Unless you had a terribly deprived childhood you went to the circus at some point. Being an animal lover, I was one of those kids who was amazed at how someone trained lions and tigers. My next favorite act was the high wire.
The performers not only crossed the arena on that tightrope with no net, risking a splat landing, they would bounce around, almost dancing. Then it got really impressive when stars like Karl Wallenda would cross with an associate or two balancing on his shoulders.
Despite my youthful theories that those performers cheated with something like magnetic shoes, the act was all about balance. As a kid I didn't realize the role that balance would play in all of our lives. Work/life balance. Balanced diet. Taoism if you're into that. And finding balance in personal relationships.
Now, with the emerging issues in data privacy, balance takes on new meaning, new importance.
This week's tech media news feed was packed with articles about big data: Some proclaimed the importance of big data analytics in fighting terrorism; others cited how criminals are using big data against their victims and how police must respond; big data was seen as a way to make insurance companies more effective (profitable); and big data was pitched as a source for medical miracles.
Each of those uses for big data raised privacy issues for all of us, the innocents as well as those who would do us harm.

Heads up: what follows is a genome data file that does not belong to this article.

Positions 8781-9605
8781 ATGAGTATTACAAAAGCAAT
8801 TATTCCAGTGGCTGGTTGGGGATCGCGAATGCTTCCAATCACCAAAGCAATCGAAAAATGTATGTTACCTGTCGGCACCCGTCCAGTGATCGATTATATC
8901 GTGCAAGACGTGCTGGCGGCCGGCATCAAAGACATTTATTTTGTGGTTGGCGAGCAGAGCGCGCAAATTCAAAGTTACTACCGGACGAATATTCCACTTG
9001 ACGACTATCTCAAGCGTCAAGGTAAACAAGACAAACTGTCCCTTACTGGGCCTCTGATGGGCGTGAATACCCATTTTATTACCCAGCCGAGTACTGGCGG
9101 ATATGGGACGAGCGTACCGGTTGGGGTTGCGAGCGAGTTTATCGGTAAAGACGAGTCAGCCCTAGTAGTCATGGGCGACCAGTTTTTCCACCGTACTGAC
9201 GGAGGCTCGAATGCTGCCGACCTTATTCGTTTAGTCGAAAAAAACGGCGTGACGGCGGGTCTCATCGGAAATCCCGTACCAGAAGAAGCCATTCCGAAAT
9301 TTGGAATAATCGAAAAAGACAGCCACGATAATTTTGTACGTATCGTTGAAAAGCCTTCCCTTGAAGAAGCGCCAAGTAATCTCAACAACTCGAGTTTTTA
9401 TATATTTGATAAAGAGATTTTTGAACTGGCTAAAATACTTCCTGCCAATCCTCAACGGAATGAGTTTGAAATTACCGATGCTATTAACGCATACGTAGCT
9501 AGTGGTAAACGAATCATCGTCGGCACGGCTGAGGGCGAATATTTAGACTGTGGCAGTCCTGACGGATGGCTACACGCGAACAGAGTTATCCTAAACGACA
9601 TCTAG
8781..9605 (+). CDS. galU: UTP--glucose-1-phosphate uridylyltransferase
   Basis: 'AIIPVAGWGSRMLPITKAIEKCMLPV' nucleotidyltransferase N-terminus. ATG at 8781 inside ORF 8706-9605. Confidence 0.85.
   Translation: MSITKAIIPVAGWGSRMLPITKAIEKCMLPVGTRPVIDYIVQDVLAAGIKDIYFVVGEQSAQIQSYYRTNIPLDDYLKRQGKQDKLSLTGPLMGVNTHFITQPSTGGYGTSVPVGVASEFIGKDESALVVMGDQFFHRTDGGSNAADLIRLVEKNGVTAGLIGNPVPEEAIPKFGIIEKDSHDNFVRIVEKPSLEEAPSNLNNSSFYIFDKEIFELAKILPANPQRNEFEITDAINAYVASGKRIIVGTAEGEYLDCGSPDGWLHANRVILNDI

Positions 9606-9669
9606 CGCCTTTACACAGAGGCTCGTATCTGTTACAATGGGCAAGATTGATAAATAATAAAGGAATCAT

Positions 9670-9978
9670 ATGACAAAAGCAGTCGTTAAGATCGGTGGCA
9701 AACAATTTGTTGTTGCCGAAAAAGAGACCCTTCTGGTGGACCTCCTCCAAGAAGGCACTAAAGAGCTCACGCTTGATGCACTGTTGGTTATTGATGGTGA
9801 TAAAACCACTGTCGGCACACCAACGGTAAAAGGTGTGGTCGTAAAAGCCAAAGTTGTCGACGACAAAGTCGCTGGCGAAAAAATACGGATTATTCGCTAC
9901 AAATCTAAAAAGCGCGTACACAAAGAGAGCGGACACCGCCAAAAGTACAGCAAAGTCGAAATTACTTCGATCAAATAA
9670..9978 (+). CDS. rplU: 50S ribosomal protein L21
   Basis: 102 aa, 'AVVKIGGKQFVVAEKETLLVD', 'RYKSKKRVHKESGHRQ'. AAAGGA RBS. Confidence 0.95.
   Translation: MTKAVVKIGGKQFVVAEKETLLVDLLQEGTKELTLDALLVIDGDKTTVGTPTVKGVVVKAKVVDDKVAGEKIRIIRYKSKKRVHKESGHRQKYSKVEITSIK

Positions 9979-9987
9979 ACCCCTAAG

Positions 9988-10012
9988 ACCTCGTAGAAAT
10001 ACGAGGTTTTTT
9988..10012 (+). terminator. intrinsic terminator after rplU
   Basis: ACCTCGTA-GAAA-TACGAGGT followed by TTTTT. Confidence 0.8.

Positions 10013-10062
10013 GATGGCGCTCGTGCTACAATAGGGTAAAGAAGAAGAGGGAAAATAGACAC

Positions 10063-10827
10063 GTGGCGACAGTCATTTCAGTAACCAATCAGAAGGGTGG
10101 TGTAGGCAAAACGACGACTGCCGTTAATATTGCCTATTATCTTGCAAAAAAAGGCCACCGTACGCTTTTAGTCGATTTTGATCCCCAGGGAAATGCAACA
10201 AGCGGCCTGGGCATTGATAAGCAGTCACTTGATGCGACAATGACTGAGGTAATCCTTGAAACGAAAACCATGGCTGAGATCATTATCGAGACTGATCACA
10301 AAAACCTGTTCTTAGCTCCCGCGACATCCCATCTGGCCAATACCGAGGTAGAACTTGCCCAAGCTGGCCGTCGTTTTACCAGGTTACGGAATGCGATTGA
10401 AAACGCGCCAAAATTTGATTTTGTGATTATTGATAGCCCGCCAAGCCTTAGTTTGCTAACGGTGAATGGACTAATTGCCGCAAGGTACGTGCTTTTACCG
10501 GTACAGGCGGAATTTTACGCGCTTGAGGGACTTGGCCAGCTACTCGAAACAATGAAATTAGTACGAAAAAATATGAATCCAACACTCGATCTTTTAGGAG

I mentioned in a recent blog, A2 Academy: Privacy in the Spotlight, that data privacy is a relatively new concern when viewed in the big picture of history. Prior to 15 or 20 years ago we might have worried about our medical records falling off a cart, a sales clerk stealing the carbon copy of our credit card transaction, or, in the extreme, government officials tapping our home phone. We worried that credit agencies might get our data wrong, but we didn't think someone in Russa could break into their computers.
Today, it feels like the whole world can see our financial, medical, and travel histories, and we even acknowledge that what happens in Vegas might not stay in Vegas.
Those fears stem from all those data-driven applications to which we are addicted. Come on, give us just one more cool iPhone app.
As consumers and citizens those fears haunt you. As analytics professionals you aren't just feed your habit with the cool app, you help to build it. You become the trustee for everyone else's personal data. You balance the need to help your company grow with the tasks of safeguarding and responsibly using all that data that really belongs to millions of others.
Our upcoming All Analytics Academy: Data Privacy for You, For All will feature experts who, in large part, will focus on the high-wire act that is data privacy. The speakers in our five sessions will share best practices in areas such as protecting customer data, finding the balance between marketing initiatives and protecting customer privacy, expanding your business globally while dealing with myriad and contradictory privacy policies, and protecting employee and corporate data.
The whole idea with the academy is that you get advice that you can apply to your job. So, I hope you will sign up for any or all of the five sessions and tune in to the presentations during the first two weeks of November.